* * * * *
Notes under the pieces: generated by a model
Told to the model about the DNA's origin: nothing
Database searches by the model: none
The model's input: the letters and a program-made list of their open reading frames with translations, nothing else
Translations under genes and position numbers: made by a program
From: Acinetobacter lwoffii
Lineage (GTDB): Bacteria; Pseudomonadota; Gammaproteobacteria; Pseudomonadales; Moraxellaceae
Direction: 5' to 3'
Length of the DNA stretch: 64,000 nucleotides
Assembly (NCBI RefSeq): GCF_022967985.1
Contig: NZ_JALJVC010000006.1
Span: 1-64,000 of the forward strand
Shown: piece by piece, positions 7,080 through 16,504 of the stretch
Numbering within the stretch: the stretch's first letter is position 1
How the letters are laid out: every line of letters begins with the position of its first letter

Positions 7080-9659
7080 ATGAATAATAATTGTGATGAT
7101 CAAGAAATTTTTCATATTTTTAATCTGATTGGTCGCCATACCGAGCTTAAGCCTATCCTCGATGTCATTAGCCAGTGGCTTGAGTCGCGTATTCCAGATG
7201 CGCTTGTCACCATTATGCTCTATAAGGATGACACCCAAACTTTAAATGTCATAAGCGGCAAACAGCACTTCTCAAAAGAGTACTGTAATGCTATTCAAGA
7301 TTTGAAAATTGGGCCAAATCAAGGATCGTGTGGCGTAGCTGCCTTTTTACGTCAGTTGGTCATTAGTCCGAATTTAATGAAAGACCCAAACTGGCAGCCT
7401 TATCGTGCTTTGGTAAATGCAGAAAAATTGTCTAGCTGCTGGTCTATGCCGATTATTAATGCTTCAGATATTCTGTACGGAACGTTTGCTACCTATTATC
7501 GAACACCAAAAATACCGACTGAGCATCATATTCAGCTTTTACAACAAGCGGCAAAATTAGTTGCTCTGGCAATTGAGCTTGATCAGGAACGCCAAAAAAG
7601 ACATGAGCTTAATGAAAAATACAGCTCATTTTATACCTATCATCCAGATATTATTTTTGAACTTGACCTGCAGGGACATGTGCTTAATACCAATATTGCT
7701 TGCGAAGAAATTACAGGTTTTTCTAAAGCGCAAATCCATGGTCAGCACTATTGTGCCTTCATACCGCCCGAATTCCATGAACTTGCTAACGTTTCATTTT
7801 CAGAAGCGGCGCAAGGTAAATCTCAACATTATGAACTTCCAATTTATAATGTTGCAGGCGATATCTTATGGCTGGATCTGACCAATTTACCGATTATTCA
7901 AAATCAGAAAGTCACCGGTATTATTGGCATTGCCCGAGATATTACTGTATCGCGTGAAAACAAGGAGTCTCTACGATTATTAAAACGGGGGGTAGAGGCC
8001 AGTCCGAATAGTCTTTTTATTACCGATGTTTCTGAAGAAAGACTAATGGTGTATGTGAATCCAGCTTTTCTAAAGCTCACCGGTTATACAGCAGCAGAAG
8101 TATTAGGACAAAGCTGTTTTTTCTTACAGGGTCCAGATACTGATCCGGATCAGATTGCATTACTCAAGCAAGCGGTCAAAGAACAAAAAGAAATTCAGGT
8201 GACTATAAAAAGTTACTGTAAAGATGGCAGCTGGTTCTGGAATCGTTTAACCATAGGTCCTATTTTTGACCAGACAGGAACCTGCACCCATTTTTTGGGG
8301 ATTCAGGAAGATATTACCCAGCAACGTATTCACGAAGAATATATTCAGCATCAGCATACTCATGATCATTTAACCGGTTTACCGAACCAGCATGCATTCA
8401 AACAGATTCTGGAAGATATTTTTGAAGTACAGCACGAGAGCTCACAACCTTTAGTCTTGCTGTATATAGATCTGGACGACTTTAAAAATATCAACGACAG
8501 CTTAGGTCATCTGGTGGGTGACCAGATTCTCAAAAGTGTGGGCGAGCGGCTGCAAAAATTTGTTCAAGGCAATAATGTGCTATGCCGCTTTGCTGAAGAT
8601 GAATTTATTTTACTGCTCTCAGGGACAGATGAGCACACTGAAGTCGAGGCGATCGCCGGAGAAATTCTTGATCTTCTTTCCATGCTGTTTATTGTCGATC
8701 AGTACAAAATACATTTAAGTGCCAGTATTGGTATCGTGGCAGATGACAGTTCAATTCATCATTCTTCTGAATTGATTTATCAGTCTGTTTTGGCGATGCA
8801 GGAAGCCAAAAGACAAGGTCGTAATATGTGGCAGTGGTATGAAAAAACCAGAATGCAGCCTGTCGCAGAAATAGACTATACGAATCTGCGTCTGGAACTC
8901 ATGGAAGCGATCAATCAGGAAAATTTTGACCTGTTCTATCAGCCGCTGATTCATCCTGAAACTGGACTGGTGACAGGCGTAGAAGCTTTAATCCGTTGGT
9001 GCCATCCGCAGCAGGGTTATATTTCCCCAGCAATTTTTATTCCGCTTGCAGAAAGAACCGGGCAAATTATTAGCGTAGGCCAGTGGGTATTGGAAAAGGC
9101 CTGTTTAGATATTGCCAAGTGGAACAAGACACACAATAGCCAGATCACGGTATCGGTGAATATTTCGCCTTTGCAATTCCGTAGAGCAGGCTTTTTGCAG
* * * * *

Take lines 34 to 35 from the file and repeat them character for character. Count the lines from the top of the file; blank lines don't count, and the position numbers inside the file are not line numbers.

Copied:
8701 AGTACAAAATACATTTAAGTGCCAGTATTGGTATCGTGGCAGATGACAGTTCAATTCATCATTCTTCTGAATTGATTTATCAGTCTGTTTTGGCGATGCA
8801 GGAAGCCAAAAGACAAGGTCGTAATATGTGGCAGTGGTATGAAAAAACCAGAATGCAGCCTGTCGCAGAAATAGACTATACGAATCTGCGTCTGGAACTC